February 29 is not only the rarest date of the year, but also the International Day for Rare Diseases. Many do not have a very good idea of what kind of ailments they are. What unites them and how do they differ, how do people suffering from them live and are treated, how realistic is it to find them in oneself and what to do in this case? We talked about rare diseases with the chief freelance specialist-pulmonologist of the Ministry of Health Sergei Avdeev, MD, Corresponding Member of the Russian Academy of Sciences.
What are rare diseases
In the most general sense, rare diseases are those that affect only a small proportion of people in any region. There is no single list of rare diseases approved for the whole world; they can differ from country to country. EURORDIS (European Organization for the Study of Rare Diseases) estimates the total number of such diseases at about six to eight thousand, depending on the method of counting. Moreover, each disease affects a different number of people - from a few to millions.
The list of rare diseases, so to speak, is dynamic: scientific research adds about two dozen to it every month. What are these diseases? Their names may sound unusual: for example, leucinosis, aka maple syrup syndrome; or, say, cat cry syndrome.
However, if you look a little further, there is nothing funny here. Maple syrup syndrome is a severe congenital metabolic disorder that got its name from its characteristic feature - the unusual sweet smell of urine. Patients suffer from developmental delay, frequent vomiting, hypoglycemia, and low blood pressure.
In babies with feline cry syndrome, crying due to defects in the larynx resembles a meow. By the end of the first year of life, this symptom passes, but developmental delay, heart and internal organ defects, decreased muscle tone and a characteristic appearance - a moon-shaped face, deformed ears, wide-set eyes and a raised upper lip appear.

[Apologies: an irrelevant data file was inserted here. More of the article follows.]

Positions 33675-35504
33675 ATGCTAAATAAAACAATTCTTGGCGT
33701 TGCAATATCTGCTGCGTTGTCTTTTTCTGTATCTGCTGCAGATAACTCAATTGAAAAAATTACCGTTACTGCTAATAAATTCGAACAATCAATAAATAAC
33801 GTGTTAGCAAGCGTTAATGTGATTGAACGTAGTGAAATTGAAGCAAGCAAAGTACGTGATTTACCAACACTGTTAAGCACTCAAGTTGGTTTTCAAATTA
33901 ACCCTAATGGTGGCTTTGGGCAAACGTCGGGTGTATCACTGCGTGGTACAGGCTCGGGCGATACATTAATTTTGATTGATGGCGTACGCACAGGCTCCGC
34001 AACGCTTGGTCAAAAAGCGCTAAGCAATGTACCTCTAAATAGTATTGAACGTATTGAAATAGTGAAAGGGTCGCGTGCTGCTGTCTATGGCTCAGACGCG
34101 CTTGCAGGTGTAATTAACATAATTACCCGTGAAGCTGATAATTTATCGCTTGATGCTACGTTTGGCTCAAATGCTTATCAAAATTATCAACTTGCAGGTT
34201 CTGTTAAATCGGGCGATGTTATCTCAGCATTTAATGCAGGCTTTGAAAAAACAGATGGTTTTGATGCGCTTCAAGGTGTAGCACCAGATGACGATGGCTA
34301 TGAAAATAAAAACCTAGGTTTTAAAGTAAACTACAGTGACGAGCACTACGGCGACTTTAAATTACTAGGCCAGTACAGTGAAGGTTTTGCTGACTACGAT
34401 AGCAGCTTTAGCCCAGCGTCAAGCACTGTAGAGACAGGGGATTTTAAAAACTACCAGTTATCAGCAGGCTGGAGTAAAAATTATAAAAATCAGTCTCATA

Progeria is sometimes referred to as Benjamin Button Syndrome. Surely you have seen photographs of children who already at the age of 10-12 years look like very old people: with progeria, changes occur in internal organs and skin associated with premature aging.
One of the most common diseases in this group is idiopathic pulmonary fibrosis (IPF), a lung pathology in which the median survival is two to five years. The most unpleasant thing is that in the early stages, the disease may be asymptomatic, and many patients associate shortness of breath, fatigue and coughing with physical exertion later with age-related changes and do not attach importance to symptoms.
The reasons for the development of most rare diseases are not known today. These include most genetic diseases as well as some infectious or autoimmune diseases. There are some factors that increase their risk (for example, smoking), but in general, there is currently no way to effectively prevent orphan diseases.
The diagnosis of rare diseases is making significant headway. Hundreds of such diseases can already be recognized by various methods. Sometimes these are specific biochemical markers, sometimes immunological, sometimes genetic analysis or high-precision computed tomography is required.
Patient registers are the tools for studying rare ailments. The main problem is that the doctor, to whom the patient comes with nonspecific complaints, suspects something rare and correctly sends the person for examination.